As has been common with bills drafted by this General Assembly, the title of HB593 does not adequately describe its contents. The “Act to Amend Certain Environmental, Natural Resources, and 3 Other Laws” deals with wide ranging subjects, including storm water, erosion, reptiles, and mopeds. A late addition, Section 17, adds unions to the mix.
Section 17 seeks to modify North Carolina’s Right to Work law, more accurately described as “the right to work for less.” This law allows workers who don’t pay union dues to benefit from a contract negotiated with the employer. The General Assembly amended the right to work law during the 2013-14 legislative session, voiding agreements that condition the purchase of agricultural products on the union status of that producer. That amendment aimed squarely at interfering with the Farm Labor Organizing Committee (FLOC)’s highly successful model of organizing tripartite agreements between farmworkers, growers, and the companies that purchase agricultural products.
The Indy wrote yesterday about the GA’s past meddling with FLOC:
In 2013, the legislature passed the sweeping Regulatory Reform Act, called House Bill 74, which stripped farmworkers of the ability to llectively bargain and barred corporations from putting pressure on the farms they get their products from to ensure fair labor standards. If HB 74 had passed a decade earlier, says Justin Flores of the Farm Labor Organizing Committee, the FLOC wouldn’t have been able to reach a collective bargaining agreement with the NCGA.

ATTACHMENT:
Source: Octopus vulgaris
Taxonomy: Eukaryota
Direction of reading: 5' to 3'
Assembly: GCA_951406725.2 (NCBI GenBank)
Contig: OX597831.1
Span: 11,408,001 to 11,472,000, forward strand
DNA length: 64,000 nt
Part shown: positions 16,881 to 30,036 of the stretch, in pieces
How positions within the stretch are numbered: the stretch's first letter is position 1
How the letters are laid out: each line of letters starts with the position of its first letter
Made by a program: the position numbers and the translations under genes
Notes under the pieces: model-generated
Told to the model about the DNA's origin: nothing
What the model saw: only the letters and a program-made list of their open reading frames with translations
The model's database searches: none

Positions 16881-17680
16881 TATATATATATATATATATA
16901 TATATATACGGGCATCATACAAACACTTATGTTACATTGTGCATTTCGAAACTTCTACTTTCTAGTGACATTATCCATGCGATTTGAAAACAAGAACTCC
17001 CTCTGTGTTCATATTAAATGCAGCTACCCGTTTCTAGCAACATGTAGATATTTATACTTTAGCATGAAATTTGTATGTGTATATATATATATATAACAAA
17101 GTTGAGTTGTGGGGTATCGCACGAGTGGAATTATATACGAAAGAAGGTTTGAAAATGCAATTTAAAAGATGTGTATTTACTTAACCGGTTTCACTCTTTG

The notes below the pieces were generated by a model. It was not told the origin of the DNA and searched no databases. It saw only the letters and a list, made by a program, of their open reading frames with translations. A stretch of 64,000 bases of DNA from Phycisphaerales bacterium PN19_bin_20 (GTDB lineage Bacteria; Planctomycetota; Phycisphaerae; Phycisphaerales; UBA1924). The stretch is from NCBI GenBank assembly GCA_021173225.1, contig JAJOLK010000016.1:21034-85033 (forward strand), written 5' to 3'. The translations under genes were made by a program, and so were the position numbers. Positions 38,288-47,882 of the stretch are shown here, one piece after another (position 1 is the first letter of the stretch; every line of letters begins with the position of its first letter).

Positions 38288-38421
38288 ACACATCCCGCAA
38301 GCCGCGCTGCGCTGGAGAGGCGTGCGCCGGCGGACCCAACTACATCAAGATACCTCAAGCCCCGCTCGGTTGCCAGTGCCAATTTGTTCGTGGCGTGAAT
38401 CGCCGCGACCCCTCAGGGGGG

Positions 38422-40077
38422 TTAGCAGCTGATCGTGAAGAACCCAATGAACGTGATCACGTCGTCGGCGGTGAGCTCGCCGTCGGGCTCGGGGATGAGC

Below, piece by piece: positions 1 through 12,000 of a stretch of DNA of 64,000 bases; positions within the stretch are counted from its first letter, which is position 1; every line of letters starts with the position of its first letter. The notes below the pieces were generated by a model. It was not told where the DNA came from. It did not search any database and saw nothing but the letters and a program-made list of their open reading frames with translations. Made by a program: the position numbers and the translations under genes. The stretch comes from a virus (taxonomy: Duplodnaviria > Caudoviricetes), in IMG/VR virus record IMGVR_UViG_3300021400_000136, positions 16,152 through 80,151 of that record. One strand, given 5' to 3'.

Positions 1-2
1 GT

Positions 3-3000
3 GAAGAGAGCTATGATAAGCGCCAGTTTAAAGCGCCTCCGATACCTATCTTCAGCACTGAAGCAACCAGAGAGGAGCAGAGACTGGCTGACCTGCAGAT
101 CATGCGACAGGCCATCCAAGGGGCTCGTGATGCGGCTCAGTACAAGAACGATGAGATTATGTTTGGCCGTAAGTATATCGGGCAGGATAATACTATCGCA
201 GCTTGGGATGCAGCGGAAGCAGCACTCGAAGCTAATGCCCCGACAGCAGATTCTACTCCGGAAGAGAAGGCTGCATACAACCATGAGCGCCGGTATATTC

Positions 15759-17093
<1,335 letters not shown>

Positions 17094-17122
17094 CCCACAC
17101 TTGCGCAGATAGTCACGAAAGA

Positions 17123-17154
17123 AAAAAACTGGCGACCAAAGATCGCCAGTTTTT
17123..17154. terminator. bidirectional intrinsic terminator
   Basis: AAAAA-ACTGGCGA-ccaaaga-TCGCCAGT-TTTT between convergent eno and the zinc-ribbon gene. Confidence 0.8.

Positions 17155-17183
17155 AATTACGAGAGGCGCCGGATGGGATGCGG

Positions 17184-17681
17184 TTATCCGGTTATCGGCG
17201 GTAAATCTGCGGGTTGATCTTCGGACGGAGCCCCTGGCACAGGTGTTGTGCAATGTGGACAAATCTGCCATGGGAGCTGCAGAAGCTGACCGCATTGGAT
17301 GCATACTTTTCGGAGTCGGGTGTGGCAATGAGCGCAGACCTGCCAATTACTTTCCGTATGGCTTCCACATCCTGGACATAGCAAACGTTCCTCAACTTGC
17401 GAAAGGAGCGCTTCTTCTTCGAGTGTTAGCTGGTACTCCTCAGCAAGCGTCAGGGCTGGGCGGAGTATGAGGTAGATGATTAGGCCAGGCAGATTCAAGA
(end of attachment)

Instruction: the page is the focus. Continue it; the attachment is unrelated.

“What this General Assembly did, including Senator Jackson,” says N.C. AFL-CIO secretary-treasurer MaryBe McMillan, “was make farmworkers even more vulnerable by limiting their ability to come together and create these supply-chain agreements so they could get corporations to put power on growers to make sure farmworkers are paid decent wages and treated fairly.”
Now the General Assembly wants to step into private agreements between growers and farmworkers in settlement of litigation. Section 17 would prevent agreements whereby a grower recognizes an employee union as part of a negotiation between the parties to a lawsuit. It is unclear why growers would want their hands tied in such a way that they could not bargain freely to resolve litigation in a way that they consider to be beneficial to their interests.